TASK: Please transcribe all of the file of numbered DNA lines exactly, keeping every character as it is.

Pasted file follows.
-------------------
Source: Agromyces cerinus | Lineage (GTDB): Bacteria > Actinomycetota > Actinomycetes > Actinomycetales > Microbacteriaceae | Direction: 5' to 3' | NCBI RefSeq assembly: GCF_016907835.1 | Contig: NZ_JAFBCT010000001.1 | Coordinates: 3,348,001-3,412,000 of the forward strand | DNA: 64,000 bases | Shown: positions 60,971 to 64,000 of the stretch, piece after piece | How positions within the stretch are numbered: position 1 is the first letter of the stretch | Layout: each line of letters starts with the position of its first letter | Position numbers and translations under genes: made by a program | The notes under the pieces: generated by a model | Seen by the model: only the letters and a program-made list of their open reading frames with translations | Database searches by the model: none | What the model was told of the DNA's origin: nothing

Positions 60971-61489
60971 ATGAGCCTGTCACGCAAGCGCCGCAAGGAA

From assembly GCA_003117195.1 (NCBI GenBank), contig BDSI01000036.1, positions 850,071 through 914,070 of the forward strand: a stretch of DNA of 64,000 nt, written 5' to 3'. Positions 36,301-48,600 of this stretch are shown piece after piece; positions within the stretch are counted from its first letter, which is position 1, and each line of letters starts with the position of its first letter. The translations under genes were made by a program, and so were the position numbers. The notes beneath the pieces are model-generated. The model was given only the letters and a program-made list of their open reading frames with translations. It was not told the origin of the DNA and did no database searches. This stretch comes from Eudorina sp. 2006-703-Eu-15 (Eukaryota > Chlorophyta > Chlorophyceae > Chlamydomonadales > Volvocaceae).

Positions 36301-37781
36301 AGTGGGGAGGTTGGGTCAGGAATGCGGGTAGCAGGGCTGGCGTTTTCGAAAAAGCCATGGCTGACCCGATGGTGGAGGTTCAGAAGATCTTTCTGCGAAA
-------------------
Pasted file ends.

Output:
Source: Agromyces cerinus | Lineage (GTDB): Bacteria > Actinomycetota > Actinomycetes > Actinomycetales > Microbacteriaceae | Direction: 5' to 3' | NCBI RefSeq assembly: GCF_016907835.1 | Contig: NZ_JAFBCT010000001.1 | Coordinates: 3,348,001-3,412,000 of the forward strand | DNA: 64,000 bases | Shown: positions 60,971 to 64,000 of the stretch, piece after piece | How positions within the stretch are numbered: position 1 is the first letter of the stretch | Layout: each line of letters starts with the position of its first letter | Position numbers and translations under genes: made by a program | The notes under the pieces: generated by a model | Seen by the model: only the letters and a program-made list of their open reading frames with translations | Database searches by the model: none | What the model was told of the DNA's origin: nothing

Positions 60971-61489
60971 ATGAGCCTGTCACGCAAGCGCCGCAAGGAA

From assembly GCA_003117195.1 (NCBI GenBank), contig BDSI01000036.1, positions 850,071 through 914,070 of the forward strand: a stretch of DNA of 64,000 nt, written 5' to 3'. Positions 36,301-48,600 of this stretch are shown piece after piece; positions within the stretch are counted from its first letter, which is position 1, and each line of letters starts with the position of its first letter. The translations under genes were made by a program, and so were the position numbers. The notes beneath the pieces are model-generated. The model was given only the letters and a program-made list of their open reading frames with translations. It was not told the origin of the DNA and did no database searches. This stretch comes from Eudorina sp. 2006-703-Eu-15 (Eukaryota > Chlorophyta > Chlorophyceae > Chlamydomonadales > Volvocaceae).

Positions 36301-37781
36301 AGTGGGGAGGTTGGGTCAGGAATGCGGGTAGCAGGGCTGGCGTTTTCGAAAAAGCCATGGCTGACCCGATGGTGGAGGTTCAGAAGATCTTTCTGCGAAA